Step 5: Insert kwise into the 1st stitch on the front needle, slip stitch off, insert kwise into next stitch on the front needle leave on.
Step 6: Insert pwise into the 1st stitch on the back needle, slip stitch off, insert pwise into next stitch on the backneedle leave on.

If grafting seed stitch both sides need to have the same row worked last, and then choose the grafting steps that begin with the opposite stitch. For example if your seed stitch begins with a knit stitch you will want to graft the instructions for beginning with a purl stitch, and vice versa.

Grafting Seed Stitch
Grafting seed stitch is the same as 1x1 ribbing you just have to make sure that the first and last row are the same and that you are working the opposite row you would work for 1x1 ribbing. So for example if your first and last row of seed stitch begin with a knit stitch you would work a grafting row that begins with a purl stitch. If your first and last rows begin with a purl stitch you would work a grafting row that begins with a knit stitch.

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Thursday, January 8, 2015

Remember Radiant?

I have always been fascinated with self striping yarns, I love them and try to use them and design for them often. I particularly like how the stripes can help define a unique sweater construction for example when the knitting is worked in sections such as modular knitting or worked sideways. In the spring of 2010 I had a great idea for a sideways knit sweater using short rows to shape the yoke and sleeves that would showcase a striping yarn beautifully. This idea became the Radiant cardigan that I developed for Petite Purls Winter Issue that same year. Below you can see the first incarnation of the sweater knit in a much brighter shade of Mochi Plus and teeny tiny Abigail modeling it.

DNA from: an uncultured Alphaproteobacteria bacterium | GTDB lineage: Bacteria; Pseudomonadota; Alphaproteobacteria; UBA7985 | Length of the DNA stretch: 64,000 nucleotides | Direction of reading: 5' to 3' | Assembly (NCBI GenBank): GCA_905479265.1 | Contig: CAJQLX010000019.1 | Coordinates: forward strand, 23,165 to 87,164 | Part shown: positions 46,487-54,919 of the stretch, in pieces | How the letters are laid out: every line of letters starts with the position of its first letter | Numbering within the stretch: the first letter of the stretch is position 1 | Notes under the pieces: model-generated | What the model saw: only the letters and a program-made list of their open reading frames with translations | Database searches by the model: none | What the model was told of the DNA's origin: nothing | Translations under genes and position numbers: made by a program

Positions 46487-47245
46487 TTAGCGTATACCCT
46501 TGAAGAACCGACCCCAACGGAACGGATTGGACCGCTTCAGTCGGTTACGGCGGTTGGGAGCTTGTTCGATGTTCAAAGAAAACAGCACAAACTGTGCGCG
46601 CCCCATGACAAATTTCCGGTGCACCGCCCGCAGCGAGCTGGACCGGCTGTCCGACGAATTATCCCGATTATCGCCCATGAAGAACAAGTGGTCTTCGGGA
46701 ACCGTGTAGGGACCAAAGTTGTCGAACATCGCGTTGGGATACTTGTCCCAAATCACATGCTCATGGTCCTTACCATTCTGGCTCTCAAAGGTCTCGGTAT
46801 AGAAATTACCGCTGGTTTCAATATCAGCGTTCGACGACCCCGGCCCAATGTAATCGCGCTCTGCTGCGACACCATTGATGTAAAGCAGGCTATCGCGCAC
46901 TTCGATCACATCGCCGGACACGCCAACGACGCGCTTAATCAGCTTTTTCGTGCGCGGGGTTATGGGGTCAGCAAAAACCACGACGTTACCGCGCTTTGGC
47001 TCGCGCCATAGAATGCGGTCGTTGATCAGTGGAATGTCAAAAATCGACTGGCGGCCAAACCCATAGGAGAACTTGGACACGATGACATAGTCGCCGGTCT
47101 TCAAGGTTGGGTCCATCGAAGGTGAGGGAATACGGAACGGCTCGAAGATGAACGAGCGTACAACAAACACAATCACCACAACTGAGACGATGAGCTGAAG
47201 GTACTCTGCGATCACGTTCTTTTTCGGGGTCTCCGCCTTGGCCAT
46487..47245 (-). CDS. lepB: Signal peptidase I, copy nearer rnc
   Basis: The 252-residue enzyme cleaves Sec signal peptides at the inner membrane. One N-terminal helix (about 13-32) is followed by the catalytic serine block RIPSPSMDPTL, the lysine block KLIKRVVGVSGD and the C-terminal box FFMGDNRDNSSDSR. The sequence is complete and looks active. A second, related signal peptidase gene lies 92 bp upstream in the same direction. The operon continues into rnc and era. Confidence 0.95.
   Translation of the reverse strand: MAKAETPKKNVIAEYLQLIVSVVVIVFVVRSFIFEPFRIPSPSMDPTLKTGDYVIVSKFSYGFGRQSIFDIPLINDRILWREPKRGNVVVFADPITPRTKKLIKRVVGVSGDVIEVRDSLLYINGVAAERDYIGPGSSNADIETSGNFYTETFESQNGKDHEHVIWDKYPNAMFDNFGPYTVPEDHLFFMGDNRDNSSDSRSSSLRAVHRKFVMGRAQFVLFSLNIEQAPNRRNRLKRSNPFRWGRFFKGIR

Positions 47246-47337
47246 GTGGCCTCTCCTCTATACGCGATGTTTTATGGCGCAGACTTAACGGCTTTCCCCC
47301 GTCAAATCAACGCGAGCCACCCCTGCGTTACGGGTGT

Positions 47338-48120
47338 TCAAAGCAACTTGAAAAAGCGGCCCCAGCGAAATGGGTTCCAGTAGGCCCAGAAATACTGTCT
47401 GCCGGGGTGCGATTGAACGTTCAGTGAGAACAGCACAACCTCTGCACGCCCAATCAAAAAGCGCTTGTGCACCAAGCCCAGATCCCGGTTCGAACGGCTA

When Petite Purls accepted the design based on this sample they requested that I reknit it in a subtler colorway that was more suitable to the color palette for their issue. I guess not everyone loves bright orange and pink all the time, it's a fact I am trying to live with. We retook the pictures with more of a Autumn theme and below are the ones that it was published with.

This sweater has been available on the Petite Purls site, and in the archives since then. I received a note from them late last year indicating that they were going to be moving onto new opportunities and that if I wanted to release the patterns I had published with them I could do so when I chose. Also that at some point in this new year they would be removing their site and it's archive. So Radiant is now available as a downloadable PDF from Ravelry and of course is still free for you! 

This has been one of the most popular patterns I have ever released and you can see a huge quantity of completed projects on Ravelry including upsized, downsized, variegated, and even handspun versions. So if you know a radiant little girl or boy in your life consider making them a sideways knit striped Radiant, and make sure you show me pictures too!